It's Your Last Chance to See 'Jupiter's Triangle' in the Night Sky Til 2030

Monday, 09 April 2018 - 11:11AM
Astronomy
Monday, 09 April 2018 - 11:11AM
It's Your Last Chance to See 'Jupiter's Triangle' in the Night Sky Til 2030
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Image credit: NASA

Stargazing into the night sky with a powerful telescope is cool and all, but we prefer the kind of constellation tracking that can be done by normal people without expensive equipment. According to Hayden Planetarium astronomy lecturer Joe Rao, there is one triangular shape worth looking up for that we will be able to see throughout April. It includes one of the brightest stars in the sky and the largest planet in our solar system.



Rao is calling the shape the "Jupiter Triangle," because obviously, the planet gets top billing over a couple stars, and because it is the brightest.

 

But those supporting cast stars do in fact have names.

One is Arcturus, which ScienceAlert says is the fourth brightest star (36.7 light years away from our Sun).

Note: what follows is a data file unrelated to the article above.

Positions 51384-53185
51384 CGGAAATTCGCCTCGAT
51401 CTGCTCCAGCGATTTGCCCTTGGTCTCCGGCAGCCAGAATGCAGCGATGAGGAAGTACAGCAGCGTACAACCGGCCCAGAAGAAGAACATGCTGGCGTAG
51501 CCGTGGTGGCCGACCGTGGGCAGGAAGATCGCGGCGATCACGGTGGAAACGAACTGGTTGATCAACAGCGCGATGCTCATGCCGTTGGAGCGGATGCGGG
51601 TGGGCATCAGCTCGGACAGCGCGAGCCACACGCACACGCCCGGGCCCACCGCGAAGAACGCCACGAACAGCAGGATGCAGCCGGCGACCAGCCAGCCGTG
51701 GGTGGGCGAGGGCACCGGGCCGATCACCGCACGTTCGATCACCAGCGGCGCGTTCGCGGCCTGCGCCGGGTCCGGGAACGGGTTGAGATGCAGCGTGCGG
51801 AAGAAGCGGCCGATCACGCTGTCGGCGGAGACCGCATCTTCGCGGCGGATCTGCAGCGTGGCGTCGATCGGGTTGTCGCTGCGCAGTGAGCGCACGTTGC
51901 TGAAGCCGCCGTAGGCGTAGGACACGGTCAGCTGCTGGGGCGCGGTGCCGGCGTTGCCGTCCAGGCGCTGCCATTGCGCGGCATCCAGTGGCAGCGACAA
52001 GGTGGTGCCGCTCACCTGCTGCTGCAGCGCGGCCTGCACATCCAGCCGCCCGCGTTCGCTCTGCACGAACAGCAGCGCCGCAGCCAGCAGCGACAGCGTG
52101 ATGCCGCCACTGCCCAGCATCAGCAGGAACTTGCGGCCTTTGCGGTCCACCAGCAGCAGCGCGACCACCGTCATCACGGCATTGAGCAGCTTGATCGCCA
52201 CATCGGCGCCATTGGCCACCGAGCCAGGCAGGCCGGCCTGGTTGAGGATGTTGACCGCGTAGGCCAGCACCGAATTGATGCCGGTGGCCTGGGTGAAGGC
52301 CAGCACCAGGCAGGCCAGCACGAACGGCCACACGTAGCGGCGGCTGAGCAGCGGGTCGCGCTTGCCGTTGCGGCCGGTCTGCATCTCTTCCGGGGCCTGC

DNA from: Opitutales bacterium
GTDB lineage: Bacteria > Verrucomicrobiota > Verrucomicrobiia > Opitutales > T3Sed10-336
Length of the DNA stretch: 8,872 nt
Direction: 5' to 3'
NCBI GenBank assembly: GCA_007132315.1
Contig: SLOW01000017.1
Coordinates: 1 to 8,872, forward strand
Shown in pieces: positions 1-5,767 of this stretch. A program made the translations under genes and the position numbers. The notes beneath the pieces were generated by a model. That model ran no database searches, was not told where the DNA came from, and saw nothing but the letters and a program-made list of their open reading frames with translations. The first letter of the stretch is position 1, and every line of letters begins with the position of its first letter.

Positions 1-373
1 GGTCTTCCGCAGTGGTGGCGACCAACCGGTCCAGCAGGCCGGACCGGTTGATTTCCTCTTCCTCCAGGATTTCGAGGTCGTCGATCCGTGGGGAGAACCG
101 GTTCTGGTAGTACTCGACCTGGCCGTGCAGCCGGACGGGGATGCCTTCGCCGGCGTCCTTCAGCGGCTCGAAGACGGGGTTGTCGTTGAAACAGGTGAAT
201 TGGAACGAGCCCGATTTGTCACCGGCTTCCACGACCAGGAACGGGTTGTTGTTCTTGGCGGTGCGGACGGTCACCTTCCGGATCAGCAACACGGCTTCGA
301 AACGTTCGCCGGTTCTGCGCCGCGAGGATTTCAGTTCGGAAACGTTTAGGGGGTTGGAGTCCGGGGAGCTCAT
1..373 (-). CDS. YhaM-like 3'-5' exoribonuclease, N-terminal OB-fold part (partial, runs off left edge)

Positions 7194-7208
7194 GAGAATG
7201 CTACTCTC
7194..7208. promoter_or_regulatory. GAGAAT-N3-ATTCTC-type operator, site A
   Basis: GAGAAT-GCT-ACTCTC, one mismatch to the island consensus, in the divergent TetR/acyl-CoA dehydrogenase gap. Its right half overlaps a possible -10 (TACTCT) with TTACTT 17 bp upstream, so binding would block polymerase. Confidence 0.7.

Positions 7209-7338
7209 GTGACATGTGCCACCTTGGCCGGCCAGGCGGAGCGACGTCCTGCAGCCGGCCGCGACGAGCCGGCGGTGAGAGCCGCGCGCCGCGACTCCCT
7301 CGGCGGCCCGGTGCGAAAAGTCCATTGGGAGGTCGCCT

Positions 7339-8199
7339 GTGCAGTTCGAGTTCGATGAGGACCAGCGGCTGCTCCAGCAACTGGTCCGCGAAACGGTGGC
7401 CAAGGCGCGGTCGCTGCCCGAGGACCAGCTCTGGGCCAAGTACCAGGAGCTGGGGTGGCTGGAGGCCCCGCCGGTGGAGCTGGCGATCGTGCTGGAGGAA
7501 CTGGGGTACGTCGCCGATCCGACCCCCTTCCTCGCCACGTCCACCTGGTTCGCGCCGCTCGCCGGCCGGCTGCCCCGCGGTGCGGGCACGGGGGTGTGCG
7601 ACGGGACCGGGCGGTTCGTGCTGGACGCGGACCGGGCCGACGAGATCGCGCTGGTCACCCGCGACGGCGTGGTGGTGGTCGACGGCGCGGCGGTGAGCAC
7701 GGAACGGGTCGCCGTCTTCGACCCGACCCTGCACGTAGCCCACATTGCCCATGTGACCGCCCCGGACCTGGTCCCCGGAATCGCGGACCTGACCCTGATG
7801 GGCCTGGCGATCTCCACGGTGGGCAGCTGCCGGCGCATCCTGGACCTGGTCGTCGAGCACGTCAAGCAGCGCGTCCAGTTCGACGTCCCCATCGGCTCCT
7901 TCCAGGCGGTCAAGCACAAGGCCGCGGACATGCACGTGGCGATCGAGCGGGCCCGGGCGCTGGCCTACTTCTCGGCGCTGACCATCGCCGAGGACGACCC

The other is called Spica, and it's actually a two-star system that, because of its distance from Earth (260 light years), it appears as one point. The window for seeing the triangle is pretty wide, but you'll have to know where and when to look.

How to See It


If you're looking up on a night this week, 11 p.m. is your best bet to spot the "roughly isosceles" triangle.

 

"This Triangle appears to point toward the northeast, with the brilliant yellow-orange star Arcturus (magnitude –0.1) at the vertex," writes Rao in his column for Space.com.

 

"But unlike the famous Summer Triangle, which is composed of fixed stars, the Jupiter Triangle will be in a constant state of flux in the coming weeks because Jupiter will has been slowly shifting its position against the background stars. Since March 9, Jupiter has been undergoing a retrograde (backward) motion and has shifted westward against the star background. As a result, it has been approaching Spica and will continue to do so until its retrograde motion ends on July 11. By then the two will appear 20 degrees apart giving the triangle a more streamlined and slender appearance."



Around mid-September, Rao says that Spica will become "too deeply immersed in the sunset glow to be seen" and Jupiter will be out of sight by November. The Jupiter Triangle won't show up again until 2030.

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